Acne: Etiology, Treatment Options and Social Effects

Mohamed Lotfy Taha Elsaie, MD (Editor)
Dermatology, National Research Centre, Cairo, Egypt

Series: Dermatology – Laboratory and Clinical Research
BISAC: HEA003000

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Volume 10

Issue 1

Volume 2

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Special issue: Resilience in breaking the cycle of children’s environmental health disparities
Edited by I Leslie Rubin, Robert J Geller, Abby Mutic, Benjamin A Gitterman, Nathan Mutic, Wayne Garfinkel, Claire D Coles, Kurt Martinuzzi, and Joav Merrick

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Although many dermatological diseases are not life threatening, they pose a unique challenge to the human psyche. Cutaneous disease carries a distinctive psychosocial burden in that patients who suffer from these diseases are often unable to hide their condition from public scrutiny. Specifically, acne vulgaris is a ubiquitous disease with a known potential to cause significant psychological repercussions. Acne is the leading cause for visits to a dermatologist and affects more than 80 percent of adolescents. Acne can affect up to 50.9 percent of women and 42.5 percent of men throughout their 20s and can continue to occur throughout adulthood. Between 30 to 50 percent of adolescents experience psychological difficulties associated with acne, including body image concerns, embarrassment, social impairment, anxiety, frustration, anger, depression and poor self-esteem.

Additionally, suicidal ideation and suicide attempts related to the negative psychosocial impacts of acne have also been documented. Not only does acne result in emotional distress, the anxiety evoked by having acne can aggravate the skin condition itself, thereby creating a vicious cycle. Acne is the most common problem that presents to dermatologists. Although acne does not cause direct physical impairment, it can produce a significant psychosocial burden. Acne commonly involves the face. Facial appearance represents an important aspect of one’s perception of body image. Therefore, it is not surprising that a susceptible individual with facial acne may develop significant psychosocial disability. As part of the emotional impact, increased levels of anxiety, anger, depression and frustration are observed in patients with acne.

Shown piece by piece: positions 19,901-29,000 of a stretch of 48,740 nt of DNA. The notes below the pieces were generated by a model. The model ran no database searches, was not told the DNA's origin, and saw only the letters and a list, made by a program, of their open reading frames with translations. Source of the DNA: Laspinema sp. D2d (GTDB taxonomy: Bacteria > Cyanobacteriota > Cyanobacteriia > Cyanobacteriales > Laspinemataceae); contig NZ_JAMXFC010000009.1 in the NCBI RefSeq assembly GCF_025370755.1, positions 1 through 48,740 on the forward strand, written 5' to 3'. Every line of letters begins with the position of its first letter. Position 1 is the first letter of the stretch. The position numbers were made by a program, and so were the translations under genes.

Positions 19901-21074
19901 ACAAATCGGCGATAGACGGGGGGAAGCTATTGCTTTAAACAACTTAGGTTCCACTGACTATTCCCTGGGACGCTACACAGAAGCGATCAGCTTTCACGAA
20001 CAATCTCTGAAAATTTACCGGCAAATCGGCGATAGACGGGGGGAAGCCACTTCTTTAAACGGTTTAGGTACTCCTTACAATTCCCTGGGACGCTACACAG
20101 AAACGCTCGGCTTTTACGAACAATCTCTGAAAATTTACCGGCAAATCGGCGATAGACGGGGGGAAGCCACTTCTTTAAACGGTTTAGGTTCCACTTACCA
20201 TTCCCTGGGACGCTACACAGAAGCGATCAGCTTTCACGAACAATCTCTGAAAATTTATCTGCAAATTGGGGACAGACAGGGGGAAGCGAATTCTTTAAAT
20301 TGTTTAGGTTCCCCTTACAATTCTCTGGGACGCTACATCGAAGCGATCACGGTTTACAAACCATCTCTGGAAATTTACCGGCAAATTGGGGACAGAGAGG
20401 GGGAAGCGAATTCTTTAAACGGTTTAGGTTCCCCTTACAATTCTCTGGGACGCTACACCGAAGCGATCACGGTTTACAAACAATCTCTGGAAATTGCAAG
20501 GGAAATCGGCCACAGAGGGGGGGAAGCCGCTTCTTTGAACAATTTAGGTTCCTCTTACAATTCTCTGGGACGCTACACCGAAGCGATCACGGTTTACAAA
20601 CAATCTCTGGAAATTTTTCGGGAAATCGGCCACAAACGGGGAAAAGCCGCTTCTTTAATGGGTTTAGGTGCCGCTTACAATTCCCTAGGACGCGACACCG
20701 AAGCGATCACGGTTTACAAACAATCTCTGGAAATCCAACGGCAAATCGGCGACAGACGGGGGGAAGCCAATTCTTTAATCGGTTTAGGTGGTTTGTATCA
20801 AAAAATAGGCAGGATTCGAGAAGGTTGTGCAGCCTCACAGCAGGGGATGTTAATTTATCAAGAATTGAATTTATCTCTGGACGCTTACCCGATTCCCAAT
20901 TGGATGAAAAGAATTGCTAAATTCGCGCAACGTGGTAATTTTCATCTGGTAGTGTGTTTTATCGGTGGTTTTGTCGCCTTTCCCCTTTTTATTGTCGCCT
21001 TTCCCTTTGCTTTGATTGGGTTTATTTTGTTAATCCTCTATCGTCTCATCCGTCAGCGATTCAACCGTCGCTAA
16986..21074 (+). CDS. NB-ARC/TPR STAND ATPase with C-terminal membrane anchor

Acne’s consequences can prove very traumatic for adolescent patients. This suggests that the impact of acne can be more serious for patients than most clinicians think it can be. Thus, it is more important to focus on the subjective perception in managing acne patients, irrespective of the objective severity. Our book highlights and tackles several aspects of acne and magnifies the importance of screening for psychosocial problems in those who present for management of acne. It is important for all health service workers to be cautious about psychological morbidity in young people. Dermatologists should be especially aware of the importance of basic psychosomatic treatment in conjunction with medical treatment in the management of acne. (Imprint: Nova Biomedical )

Chapter 1. Acne: A Review on Epidemiology, Pathogenesis and Treatment Options
(Richa Sharma and Namrita Lall, University of Pretoria, Pretoria, South Africa)

Chapter 2. Acne: Pathogenesis, Therapy and Social Effects
(Gabriella Fabbrocini, Sara Cacciapuoti, Dario Bianca and Giuseppe Monfrecola, Section of Dermatology, Department of Medicine and Surgery University of Naples Federico II, Naples, Italy)

Chapter 3. Selected Thai Medicinal Plant for The Treatment of Acne: Garcinia mangostana Linn
(Panupon Khumsupan and Wandee Gritsanapan, Department of Pharmacognosy, Faculty of Pharmacy, Mahidol University, Bangkok, Thailand)

Chapter 4. Acne and IGF-I: A Fascinating Hypothesis
(Elena Guanziroli, Laura Maffeis and Mauro Barbareschi, Department of Anaesthesiology, Intensive Care and Dermatological Sciences, Università degli Studi di Milano, Fondazione IRCCS, Ca' Granda Ospedale Maggiore Policlinico, Milan, Italy)

Chapter 5. Melanocortin-1 and -5 Receptors as Targets for Acne Therapy
(Wen-Hwa Li, Li Zhang and Miri Seiberg, The Johnson & Johnson Skin Research Center, CPPW, a Unit of Johnson & Johnson Consumer Companies, Inc., Skillman, NJ, USA)

Chapter 6. Psychosocial and Emotional Aspects of Acne: The Need for a Psychosomatic Approach To Management
(K. Stephen and A. G. Affleck, Ninewells Hospital, Dundee, Scotland, United Kingdom)

Chapter 7. Light Cautery in the Treatment of Closed Comedones
(V. Bettoli, S. Zauli and A. Virgili, Section of Dermatology, Department of Clinical and Experimental Medicine, University of Ferrara, Italy)

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